Wild Harbour

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Canongate, 1989 - Fiction - 175 pages
1 Review
Plainly and simply told, Wild Habour charts the practical difficulties, the successes and failures of living rough in the beautiful hills of remote Speyside. In this respect the book belongs to a tradition of Scottish fiction reflected in novels such as Stevenson's Kidnapped and Buchan's John Macnab. But it takes a darker and more contemporary turn, for although Hugh and his wife Terry learn to fend for themselves, they cannot escape from what the world has become. Their brief summer idyll is brought to an end as the forces of random and meaningless violence close over them.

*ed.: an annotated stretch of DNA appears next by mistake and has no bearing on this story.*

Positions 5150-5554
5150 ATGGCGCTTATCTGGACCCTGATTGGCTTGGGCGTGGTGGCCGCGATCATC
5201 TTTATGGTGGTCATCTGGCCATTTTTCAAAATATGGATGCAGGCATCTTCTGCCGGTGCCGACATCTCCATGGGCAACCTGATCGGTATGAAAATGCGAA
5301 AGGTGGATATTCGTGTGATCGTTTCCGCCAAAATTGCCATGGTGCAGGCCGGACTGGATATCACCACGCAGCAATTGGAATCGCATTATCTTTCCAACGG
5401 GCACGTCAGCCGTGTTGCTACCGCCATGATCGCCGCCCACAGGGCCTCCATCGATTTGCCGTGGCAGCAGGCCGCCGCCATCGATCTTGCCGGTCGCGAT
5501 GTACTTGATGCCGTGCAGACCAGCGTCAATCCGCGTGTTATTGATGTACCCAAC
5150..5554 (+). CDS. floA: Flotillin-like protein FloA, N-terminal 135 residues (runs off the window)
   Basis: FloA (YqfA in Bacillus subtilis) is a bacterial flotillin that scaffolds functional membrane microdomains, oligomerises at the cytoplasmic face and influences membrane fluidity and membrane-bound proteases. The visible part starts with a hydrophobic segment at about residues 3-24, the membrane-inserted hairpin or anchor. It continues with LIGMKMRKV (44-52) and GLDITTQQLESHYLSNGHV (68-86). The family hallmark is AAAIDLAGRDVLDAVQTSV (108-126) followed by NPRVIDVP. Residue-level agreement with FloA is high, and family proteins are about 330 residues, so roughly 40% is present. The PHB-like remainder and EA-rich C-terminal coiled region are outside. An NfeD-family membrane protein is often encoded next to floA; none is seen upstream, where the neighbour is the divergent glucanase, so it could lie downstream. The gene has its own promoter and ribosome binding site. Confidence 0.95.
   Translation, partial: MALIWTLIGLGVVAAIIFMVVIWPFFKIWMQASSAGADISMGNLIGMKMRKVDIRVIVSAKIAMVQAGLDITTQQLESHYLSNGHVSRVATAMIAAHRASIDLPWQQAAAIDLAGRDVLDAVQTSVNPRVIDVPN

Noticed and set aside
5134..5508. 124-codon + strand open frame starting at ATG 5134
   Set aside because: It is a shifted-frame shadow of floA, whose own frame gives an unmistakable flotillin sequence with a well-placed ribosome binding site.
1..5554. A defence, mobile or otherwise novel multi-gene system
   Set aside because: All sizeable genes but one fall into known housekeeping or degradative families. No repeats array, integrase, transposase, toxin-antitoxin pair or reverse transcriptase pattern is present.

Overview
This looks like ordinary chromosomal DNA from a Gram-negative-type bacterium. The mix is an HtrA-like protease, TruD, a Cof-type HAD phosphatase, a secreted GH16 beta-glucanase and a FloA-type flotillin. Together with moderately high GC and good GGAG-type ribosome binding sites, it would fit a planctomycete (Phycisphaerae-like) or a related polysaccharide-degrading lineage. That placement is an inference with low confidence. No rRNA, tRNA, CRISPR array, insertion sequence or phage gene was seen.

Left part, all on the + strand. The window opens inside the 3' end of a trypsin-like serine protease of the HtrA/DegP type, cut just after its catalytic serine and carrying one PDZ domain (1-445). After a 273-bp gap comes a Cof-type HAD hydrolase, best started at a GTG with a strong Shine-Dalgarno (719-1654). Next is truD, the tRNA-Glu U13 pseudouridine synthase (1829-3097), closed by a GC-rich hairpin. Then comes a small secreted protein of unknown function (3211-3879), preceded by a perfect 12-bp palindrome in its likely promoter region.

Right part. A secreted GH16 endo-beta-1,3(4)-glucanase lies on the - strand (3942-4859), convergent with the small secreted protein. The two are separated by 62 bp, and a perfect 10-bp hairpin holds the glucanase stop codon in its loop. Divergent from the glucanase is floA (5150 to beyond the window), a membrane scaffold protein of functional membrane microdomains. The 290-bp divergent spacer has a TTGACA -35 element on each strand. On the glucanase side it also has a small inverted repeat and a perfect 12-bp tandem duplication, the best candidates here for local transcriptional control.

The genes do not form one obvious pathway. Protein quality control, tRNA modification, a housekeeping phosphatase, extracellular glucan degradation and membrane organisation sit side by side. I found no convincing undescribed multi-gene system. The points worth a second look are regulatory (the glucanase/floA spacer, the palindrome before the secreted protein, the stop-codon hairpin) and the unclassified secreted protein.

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In this book, written in 1936, WW2 starts in 1944. Weeks before it starts, Hugh and Terry sit with their friend Duncan and consider alternatives to fighting in another useless, senseless, cruel war ... Read full review

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